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Revitalizing Endangered Languages

Edited by Justyna Olko & Julia Sallabank

Revitalizing Endangered Languages "This guidebook provides ideas and strategies, as well as some background, to help with the effective revitalization of endangered languages. It covers a broad scope of themes including effective planning, benefits, wellbeing, economic aspects, attitudes and ideologies."

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Dissertation Information

Title: The Position of Morphological Case in the Derivation: A study on the syntax-morphology interface Add Dissertation
Author: Thomas McFadden Update Dissertation
Email: click here to access email
Institution: University of Pennsylvania, Department of Linguistics
Completed in: 2004
Linguistic Subfield(s): Morphology; Syntax;
Director(s): Alec Marantz
Anthony Kroch
Beatrice Santorini
David Embick

Abstract: The main thesis of this dissertation is that morphological case is a purely morphological phenomenon, determined exclusively within the post-Spell-out portion of the derivation on the branch leading to PF. As such, case will depend in large part on the output of the pre-Spell-out narrow syntax, but the narrow syntax will not be able to make reference to or depend in any way on morphological case. I motivate this thesis by presenting extensive evidence that, contrary to what has been assumed since the late 1970s, morphological case is completely independent of the principles of positional DP-licensing that have been called syntactic or abstract Case. I then examine a series of syntactic phenomena which have been argued to depend crucially on morphological case. Specifically, I demonstrate that the interpretation and syntactic behavior of DPs marked with semantic and inherent cases is not due to their special case-marking. Rather, these DPs are distinguished from others by the syntactic structures in which they appear, and it is these structures that are responsible for both their special case-marking and their special syntactico-semantic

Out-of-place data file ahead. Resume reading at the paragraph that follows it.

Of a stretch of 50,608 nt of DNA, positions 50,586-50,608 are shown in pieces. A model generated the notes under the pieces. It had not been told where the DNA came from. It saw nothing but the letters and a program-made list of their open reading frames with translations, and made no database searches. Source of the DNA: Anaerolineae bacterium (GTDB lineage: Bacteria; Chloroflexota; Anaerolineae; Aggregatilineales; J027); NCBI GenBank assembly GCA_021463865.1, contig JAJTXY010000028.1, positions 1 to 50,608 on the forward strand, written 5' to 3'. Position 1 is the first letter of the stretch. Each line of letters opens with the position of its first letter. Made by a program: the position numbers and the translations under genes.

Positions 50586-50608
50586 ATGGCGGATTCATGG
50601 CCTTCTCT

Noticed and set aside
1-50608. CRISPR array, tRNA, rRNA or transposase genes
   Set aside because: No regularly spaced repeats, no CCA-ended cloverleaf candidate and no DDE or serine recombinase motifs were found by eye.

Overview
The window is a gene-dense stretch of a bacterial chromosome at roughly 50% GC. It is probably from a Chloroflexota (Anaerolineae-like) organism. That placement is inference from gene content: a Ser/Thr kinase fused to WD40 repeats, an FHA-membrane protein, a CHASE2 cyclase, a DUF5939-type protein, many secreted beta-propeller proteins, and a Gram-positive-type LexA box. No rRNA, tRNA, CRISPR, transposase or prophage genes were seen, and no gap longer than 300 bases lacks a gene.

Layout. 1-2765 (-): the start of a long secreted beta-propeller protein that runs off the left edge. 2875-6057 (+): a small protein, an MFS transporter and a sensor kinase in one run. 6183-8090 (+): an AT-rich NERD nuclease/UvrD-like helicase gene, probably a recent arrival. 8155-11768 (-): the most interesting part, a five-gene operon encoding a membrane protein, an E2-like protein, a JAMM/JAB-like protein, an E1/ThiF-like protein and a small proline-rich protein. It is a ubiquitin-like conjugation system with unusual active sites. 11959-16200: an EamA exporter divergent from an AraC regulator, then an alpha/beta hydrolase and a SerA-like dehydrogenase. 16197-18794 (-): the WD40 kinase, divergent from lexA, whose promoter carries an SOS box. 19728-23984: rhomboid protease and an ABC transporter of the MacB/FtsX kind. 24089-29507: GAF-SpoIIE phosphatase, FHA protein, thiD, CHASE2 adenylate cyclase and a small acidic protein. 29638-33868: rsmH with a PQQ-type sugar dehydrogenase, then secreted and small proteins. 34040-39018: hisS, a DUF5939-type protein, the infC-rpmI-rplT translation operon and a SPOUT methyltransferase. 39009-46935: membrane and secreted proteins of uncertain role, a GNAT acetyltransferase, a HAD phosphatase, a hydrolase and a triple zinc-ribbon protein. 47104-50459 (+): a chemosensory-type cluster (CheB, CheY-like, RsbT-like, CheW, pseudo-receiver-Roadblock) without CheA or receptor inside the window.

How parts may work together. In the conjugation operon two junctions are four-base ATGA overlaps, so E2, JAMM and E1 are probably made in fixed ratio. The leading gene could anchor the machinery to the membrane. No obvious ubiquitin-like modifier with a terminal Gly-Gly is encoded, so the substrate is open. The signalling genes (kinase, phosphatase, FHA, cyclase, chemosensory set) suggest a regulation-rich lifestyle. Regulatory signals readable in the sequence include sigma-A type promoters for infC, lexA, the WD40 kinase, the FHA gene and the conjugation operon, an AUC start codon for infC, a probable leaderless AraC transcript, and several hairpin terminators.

behavior. I also present a series of empirical and theoretical arguments against making the syntactic processes that derive word-order freedom directly dependent within the synchronic grammar on rich morphological case-marking. I then develop a theory of morphological case-assignment, and show that the treatment of the actual morphology need make no reference to operations that are proper to the narrow syntax, either for the determination of which cases will
appear or for the placement of the case-markers themselves. Finally, I reconsider syntactic Case in the light of the other results of the dissertation and explore the possibility that it could be eliminated from the theory, showing that, even for the regulation of subject positions in embedded clauses, where it is supposed to play its most important role, it offers no real insight into the distribution of DPs. At best it is largely stipulative, and at worst it makes the wrong empirical predictions.